More than two-thirds of the way through the legislative session, House Republicans’ budget strategy is slowly coming into focus.
Legislative leaders rolled out some of their first revenue-raising proposals this week with the introduction of five bills, which target delinquent taxpayers, remove the sales tax exemption for Thunder tickets and cap a rebate used to lure filmmakers to Oklahoma.
The proposals are expected to generate about $28 million annually – a fraction of the $878 million budget shortfall that lawmakers face for the upcoming fiscal year. The proposals offer a glimpse of what’s in store for the coming days and weeks, and with a Thursday deadline for bills to be voted off the floor before going to the governor or conference committee, lawmakers are beginning to be up against the clock.
GOP leaders say this is the first round of attempts to to slash tax deductions and credits – even those that were endorsed by an incentives review panel as recently as November – and reconsider a portion of Gov. Mary Fallin’s controversial proposal to collect sales taxes on many currently exempt goods and services.
“There will be a lot of activity moving forward,” said House Speaker Charles McCall, R-Atoka, who, along with other GOP legislative leaders, has faced criticism from Democrats for coming out with more specific budget proposals. “And there will be a lot of measures to roll out and discuss as we move forward.”
McCall said he expects details of these proposals to be released and debated by lawmakers in the next two weeks.
These could include raising motor vehicle and cigarette taxes, increasing the income tax for high earners and lifting the gross production tax on oil and gas up to 7 percent. All are politically challenging and would require a three-fourths supermajority in both chambers.
Sales Tax Exemption Cuts Back on Table
When Fallin unveiled her plan in early February to raise $934 million by broadening the state’s sales tax base, it immediately got a cold reception from both Democrats and her own party.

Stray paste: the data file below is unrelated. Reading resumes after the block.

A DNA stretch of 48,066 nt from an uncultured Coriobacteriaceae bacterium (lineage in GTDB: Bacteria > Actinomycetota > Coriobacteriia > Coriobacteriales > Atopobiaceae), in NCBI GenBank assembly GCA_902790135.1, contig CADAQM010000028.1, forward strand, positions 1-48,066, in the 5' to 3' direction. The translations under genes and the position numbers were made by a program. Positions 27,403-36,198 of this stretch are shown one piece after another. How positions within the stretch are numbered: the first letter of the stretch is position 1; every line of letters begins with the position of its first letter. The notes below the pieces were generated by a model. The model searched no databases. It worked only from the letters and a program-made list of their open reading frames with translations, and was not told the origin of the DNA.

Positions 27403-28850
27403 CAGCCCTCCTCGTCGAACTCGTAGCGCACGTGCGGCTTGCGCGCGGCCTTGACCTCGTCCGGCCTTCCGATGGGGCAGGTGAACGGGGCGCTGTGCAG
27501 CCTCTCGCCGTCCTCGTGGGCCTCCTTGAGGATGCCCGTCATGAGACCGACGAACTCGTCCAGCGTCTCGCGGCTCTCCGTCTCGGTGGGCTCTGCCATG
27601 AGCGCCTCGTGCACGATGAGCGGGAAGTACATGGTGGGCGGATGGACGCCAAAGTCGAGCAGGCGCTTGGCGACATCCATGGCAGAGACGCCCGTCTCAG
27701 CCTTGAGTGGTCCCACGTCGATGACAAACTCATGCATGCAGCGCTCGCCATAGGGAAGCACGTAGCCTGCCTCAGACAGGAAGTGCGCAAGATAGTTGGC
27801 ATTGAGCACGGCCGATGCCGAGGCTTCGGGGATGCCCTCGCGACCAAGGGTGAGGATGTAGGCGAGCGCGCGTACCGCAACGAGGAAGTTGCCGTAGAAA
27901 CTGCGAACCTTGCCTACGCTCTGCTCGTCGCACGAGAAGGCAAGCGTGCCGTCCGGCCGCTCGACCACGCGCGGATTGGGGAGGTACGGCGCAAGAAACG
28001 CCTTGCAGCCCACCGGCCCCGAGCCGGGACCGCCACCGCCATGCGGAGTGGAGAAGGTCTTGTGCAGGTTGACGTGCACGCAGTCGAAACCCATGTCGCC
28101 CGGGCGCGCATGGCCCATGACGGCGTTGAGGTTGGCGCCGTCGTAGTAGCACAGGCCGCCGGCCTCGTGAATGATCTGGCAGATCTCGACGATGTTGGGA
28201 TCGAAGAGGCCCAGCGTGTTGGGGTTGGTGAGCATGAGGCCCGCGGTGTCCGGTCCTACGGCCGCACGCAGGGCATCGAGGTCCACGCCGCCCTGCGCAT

Her proposal called for removing sales tax exemptions on more than 160 services, including utility bills, haircuts and car repairs. But the proposal was a non-starter in the Legislature after dozens of GOP lawmakers came out against it and Lt. Gov. Todd Lamb quit his cabinet post over it.
The proposal, at least in a scaled-down version, seems to have new life.
Both Republicans and Democrats now say they are open to looking at some of the sales tax exemptions, including collecting sales taxes on NBA and NHL games, which easily won approval in the House on Wednesday.
McCall said more sales tax exemption proposals are coming. House and Senate budget committee chairs introduced more than 30 shell bills this week dealing with tax changes.
These bills’ contents are a mystery. And McCall offered few clues Thursday of what exemptions his caucus is looking at and how much money they will generate.
He said legislative leaders are also still trying to determine how much support they can garner from conservatives, many of whom who campaigned against raising taxes, and Democrats who say they oppose proposals that target low-income or middle-class residents.
Democrats, for their part, have proposed deleting 40 sales tax exemptions worth $290 million a year as part of the budget plan they released last month. They include exemptions for construction contractors, fur storage, management services and digital goods and software.